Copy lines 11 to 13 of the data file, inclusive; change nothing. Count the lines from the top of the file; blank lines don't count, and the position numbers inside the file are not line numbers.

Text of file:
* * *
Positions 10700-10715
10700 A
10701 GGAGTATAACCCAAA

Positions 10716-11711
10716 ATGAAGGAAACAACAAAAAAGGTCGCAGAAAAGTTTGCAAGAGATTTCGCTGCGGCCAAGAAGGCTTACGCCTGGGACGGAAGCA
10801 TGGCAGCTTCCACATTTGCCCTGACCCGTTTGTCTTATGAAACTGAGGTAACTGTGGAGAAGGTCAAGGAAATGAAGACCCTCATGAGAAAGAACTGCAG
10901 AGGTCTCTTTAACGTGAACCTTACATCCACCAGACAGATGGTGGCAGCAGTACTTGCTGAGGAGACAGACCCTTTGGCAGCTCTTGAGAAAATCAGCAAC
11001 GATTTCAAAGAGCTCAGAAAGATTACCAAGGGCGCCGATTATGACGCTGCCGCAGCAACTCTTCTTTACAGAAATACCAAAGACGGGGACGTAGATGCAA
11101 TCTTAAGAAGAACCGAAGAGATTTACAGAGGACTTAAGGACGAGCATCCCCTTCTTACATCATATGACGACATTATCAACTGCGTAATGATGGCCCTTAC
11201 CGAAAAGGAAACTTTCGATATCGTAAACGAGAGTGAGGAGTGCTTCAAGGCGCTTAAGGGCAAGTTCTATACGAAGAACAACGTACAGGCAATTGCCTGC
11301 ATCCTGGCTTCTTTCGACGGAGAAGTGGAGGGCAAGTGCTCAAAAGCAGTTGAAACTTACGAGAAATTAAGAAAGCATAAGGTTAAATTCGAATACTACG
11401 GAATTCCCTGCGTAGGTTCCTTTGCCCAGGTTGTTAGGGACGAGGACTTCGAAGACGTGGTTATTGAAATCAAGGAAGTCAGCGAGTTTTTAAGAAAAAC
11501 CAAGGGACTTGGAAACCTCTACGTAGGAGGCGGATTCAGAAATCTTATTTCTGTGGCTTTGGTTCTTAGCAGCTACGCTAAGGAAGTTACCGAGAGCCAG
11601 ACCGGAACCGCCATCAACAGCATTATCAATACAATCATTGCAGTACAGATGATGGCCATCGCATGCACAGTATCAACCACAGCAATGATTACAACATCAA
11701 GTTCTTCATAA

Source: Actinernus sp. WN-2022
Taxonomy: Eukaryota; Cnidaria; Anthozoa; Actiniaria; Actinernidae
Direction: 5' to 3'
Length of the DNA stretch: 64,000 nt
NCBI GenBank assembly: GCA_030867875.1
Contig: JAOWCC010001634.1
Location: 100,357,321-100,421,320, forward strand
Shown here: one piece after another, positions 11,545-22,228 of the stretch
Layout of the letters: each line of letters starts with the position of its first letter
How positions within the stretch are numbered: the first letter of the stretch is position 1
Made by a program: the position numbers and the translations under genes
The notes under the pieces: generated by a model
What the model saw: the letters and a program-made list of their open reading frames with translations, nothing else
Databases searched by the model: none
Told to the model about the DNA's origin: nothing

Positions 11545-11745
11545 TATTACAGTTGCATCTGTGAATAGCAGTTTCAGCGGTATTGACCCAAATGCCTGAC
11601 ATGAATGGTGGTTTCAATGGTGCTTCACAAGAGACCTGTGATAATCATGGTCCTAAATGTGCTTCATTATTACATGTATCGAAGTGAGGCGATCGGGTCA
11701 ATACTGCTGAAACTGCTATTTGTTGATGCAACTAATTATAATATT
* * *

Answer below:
11301 ATCCTGGCTTCTTTCGACGGAGAAGTGGAGGGCAAGTGCTCAAAAGCAGTTGAAACTTACGAGAAATTAAGAAAGCATAAGGTTAAATTCGAATACTACG
11401 GAATTCCCTGCGTAGGTTCCTTTGCCCAGGTTGTTAGGGACGAGGACTTCGAAGACGTGGTTATTGAAATCAAGGAAGTCAGCGAGTTTTTAAGAAAAAC
11501 CAAGGGACTTGGAAACCTCTACGTAGGAGGCGGATTCAGAAATCTTATTTCTGTGGCTTTGGTTCTTAGCAGCTACGCTAAGGAAGTTACCGAGAGCCAG